- The Washington Times - Tuesday, January 13, 2009

President-elect Barack Obama may want to keep “special interests” out of the White House, but he can’t keep them out of Washington for his inauguration.

Interest groups - including financial service companies, health care providers, American Indians, poker players, music studios and environmentalists - will host fancy events along Pennsylvania Avenue and elsewhere in the District the entire week before Mr. Obama’s swearing-in.

The party hosts are using the huge draw of the inauguration to raise their profile in the nation’s capital and are spending big bucks to build relationships with the lawmakers and government officials who have the power to give them what they want.

“It’s a way to highlight our issues,” said Doug Durante, executive director of the Clean Fuels Development Coalition and co-chairman of the Environmental and Clean Energy Inaugural Ball.

Mr. Durante said that incoming officials from the Energy and Interior departments and the Environmental Protection Agency will be attending his event at Georgetown’s waterfront Sequoia restaurant. Also on the A-list, he said, are ecology-friendly celebrities such as Leonardo DiCaprio and Brad Pitt.

Some are planning more low-key affairs that reflect the hard economic times.

“Our event is going to be a modest one,” said David Castelveter, a spokesman for the Air Transport Association, whose offices are on Pennsylvania Avenue along the route of the inaugural parade. “We have a wonderful view, and several of our employees and guests have been invited to observe.”

“It’s going to be a little more simple elegance and lower key,” Scott Talbott, chief lobbyist at the Financial Services Roundtable, said about his group’s inaugural parade reception. Several members of Congress are expected to attend.

The Presidential Inaugural Committee is sponsoring 10 balls on the night of Jan. 20. Obama transition team officials have said the president-elect has imposed “unprecedented limitations” on fundraising for his inaugural events by refusing to take money from corporations, lobbyists, foreigners or labor unions.

Still, corporate sponsors have clamored to finance unofficial parties that the Obamas might attend, including functions by the Illinois State Society and the Hawaii State Society, representing two states close to Mr. Obama’s heart.

Donors to the Illinois State Society event include the PMA Group and Holland & Knight - both lobbying firms - as well as major corporations such as United Airlines, Motorola, Google and Microsoft.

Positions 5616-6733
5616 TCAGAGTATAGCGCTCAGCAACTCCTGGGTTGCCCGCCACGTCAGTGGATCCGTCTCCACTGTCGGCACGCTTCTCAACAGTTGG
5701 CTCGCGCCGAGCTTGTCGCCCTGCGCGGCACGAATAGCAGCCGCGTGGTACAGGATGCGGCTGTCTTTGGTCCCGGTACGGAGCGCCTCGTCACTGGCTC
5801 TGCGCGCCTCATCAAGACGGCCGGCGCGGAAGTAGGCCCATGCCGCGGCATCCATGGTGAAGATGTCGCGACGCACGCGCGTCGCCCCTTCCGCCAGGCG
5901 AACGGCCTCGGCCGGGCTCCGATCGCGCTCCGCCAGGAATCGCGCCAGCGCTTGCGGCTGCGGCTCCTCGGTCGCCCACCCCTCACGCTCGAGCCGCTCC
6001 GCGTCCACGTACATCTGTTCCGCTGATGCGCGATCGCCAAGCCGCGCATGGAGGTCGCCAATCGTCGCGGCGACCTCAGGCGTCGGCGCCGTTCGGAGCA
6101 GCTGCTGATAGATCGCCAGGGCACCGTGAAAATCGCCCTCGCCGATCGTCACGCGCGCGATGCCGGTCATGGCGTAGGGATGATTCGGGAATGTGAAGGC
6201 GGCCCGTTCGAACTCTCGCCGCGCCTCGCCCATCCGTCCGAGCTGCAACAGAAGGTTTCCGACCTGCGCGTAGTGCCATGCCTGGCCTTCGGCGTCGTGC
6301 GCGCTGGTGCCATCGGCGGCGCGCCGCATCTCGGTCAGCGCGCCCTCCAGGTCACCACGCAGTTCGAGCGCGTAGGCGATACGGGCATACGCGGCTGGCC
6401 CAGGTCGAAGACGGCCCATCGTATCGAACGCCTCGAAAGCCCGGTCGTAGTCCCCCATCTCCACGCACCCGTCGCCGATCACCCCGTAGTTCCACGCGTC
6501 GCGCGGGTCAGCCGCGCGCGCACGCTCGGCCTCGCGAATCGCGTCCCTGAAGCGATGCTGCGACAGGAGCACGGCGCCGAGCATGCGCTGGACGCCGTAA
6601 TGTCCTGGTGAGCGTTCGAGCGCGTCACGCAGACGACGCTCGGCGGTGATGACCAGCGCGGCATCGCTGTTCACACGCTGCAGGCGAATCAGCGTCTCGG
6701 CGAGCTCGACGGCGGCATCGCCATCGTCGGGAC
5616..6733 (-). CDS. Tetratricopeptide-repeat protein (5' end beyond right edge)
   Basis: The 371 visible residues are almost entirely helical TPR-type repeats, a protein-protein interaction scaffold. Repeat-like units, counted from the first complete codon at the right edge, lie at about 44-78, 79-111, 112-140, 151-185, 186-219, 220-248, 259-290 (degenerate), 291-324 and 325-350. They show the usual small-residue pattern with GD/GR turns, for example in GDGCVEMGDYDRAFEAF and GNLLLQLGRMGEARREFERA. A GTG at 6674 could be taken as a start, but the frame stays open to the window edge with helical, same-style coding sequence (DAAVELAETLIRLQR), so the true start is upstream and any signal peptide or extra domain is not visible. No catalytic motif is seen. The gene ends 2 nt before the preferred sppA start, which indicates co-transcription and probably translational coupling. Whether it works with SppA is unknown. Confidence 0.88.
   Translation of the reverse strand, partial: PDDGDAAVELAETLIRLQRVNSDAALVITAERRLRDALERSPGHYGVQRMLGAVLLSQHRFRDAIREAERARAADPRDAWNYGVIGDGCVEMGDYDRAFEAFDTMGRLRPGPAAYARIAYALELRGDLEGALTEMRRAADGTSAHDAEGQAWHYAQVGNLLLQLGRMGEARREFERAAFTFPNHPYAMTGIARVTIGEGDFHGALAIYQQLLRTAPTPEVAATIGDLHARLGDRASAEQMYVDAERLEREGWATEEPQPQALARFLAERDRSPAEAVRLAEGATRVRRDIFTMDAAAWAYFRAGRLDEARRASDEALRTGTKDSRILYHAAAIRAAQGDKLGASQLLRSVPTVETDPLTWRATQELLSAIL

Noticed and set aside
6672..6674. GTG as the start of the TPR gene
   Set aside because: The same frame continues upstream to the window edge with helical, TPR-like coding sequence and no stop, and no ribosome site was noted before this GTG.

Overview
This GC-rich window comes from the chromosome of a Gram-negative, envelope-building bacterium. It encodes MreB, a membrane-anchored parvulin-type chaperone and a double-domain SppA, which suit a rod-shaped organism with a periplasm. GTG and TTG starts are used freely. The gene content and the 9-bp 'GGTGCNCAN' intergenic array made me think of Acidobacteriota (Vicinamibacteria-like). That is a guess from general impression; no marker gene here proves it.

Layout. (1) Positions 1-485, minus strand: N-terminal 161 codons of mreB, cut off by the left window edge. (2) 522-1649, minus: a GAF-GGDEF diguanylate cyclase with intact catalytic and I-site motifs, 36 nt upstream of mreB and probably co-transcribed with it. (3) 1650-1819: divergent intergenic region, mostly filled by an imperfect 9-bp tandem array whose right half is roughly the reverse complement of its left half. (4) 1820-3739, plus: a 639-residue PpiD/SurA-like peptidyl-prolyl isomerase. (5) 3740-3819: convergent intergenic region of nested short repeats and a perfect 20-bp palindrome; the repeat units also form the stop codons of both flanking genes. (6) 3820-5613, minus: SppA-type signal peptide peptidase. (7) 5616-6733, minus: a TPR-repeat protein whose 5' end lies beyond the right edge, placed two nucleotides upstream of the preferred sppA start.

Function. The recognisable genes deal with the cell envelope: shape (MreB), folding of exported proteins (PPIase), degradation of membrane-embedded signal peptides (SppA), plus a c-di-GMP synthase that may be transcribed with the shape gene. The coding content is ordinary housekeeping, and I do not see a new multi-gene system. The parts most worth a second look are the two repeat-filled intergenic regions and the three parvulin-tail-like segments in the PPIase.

Ethics analysts say the state-society-sponsored balls and other unofficial events give narrow interest groups a way to pay for and participate in inaugural week festivities, despite rules keeping their money out of the official events.

“These private groups are going to continue to try to have influence,” said Nancy Watzman, director of the Sunlight Foundation’s Party Time project, a nonpartisan effort that tracks political fundraisers.

With the House, Senate and White House under Democratic control, some groups are using the parties to highlight their Democratic credentials.

BGR Holding, a public relations and lobbying firm that turned from all-Republican to bipartisan, is going so far as to host a black-tie Blue Ball on Inauguration Day. Blue is the color pollsters and pundits have associated with the Democratic Party.

“We thought this would be a great way to market the fact that BGR is bipartisan and reach out to the Democratic side of Washington,” said David DiMartino, a vice president of BGR Public Relations. “There are Democrats here now.”

Blue might be the most popular color on Inauguration Day, but green comes in a close second.

Among the environmentally friendly parties planned is the Green Inaugural Ball on Jan. 17 at the spacious Andrew W. Mellon Auditorium. Former Vice President Al Gore is honorary chairman of the event.

An Inaugural Peace Ball and a Health Care for All Blue Diamond Ball are planned as well.

“It’s a way of making sure that your issues are dealt with in the next two or four years,” said Brian Hennessey of the nonprofit Vineeta Foundation, which is co-organizing the Blue Diamond event that will support Mr. Obama’s vision of universal health care.

These parties are being structured so that lawmakers can attend without breaking new rules that restrict their socializing with lobbyists. Many of the invitations include a menu of “heavy hors d’oeuvres,” for example, because lawmakers cannot accept full meals from lobbyists under the rules.

The Poker Players Alliance is hosting a private, invitation-only event to honor “our new poker player in chief” starting at 11 p.m. on Inauguration Day at a well-known local cigar bar. The fine print of the invitation, sent to some lawmakers, notes that the event “conforms with the congressional ethics committee rules.”

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